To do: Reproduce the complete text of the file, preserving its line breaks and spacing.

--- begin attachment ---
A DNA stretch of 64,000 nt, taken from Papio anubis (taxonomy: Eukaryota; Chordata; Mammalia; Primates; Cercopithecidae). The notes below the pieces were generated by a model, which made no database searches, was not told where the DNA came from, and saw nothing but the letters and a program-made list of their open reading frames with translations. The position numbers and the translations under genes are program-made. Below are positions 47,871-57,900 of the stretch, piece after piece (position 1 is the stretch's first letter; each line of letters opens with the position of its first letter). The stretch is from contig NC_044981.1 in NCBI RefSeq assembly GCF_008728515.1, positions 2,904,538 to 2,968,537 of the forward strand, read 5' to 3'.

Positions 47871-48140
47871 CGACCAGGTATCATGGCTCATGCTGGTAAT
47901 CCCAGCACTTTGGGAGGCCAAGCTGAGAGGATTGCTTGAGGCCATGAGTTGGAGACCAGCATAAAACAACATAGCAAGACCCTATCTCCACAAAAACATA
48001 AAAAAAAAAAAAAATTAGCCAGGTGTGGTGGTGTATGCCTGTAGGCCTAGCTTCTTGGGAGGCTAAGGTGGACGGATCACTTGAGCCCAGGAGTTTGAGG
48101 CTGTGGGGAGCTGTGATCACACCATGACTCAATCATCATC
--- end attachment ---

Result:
A DNA stretch of 64,000 nt, taken from Papio anubis (taxonomy: Eukaryota; Chordata; Mammalia; Primates; Cercopithecidae). The notes below the pieces were generated by a model, which made no database searches, was not told where the DNA came from, and saw nothing but the letters and a program-made list of their open reading frames with translations. The position numbers and the translations under genes are program-made. Below are positions 47,871-57,900 of the stretch, piece after piece (position 1 is the stretch's first letter; each line of letters opens with the position of its first letter). The stretch is from contig NC_044981.1 in NCBI RefSeq assembly GCF_008728515.1, positions 2,904,538 to 2,968,537 of the forward strand, read 5' to 3'.

Positions 47871-48140
47871 CGACCAGGTATCATGGCTCATGCTGGTAAT
47901 CCCAGCACTTTGGGAGGCCAAGCTGAGAGGATTGCTTGAGGCCATGAGTTGGAGACCAGCATAAAACAACATAGCAAGACCCTATCTCCACAAAAACATA
48001 AAAAAAAAAAAAAATTAGCCAGGTGTGGTGGTGTATGCCTGTAGGCCTAGCTTCTTGGGAGGCTAAGGTGGACGGATCACTTGAGCCCAGGAGTTTGAGG
48101 CTGTGGGGAGCTGTGATCACACCATGACTCAATCATCATC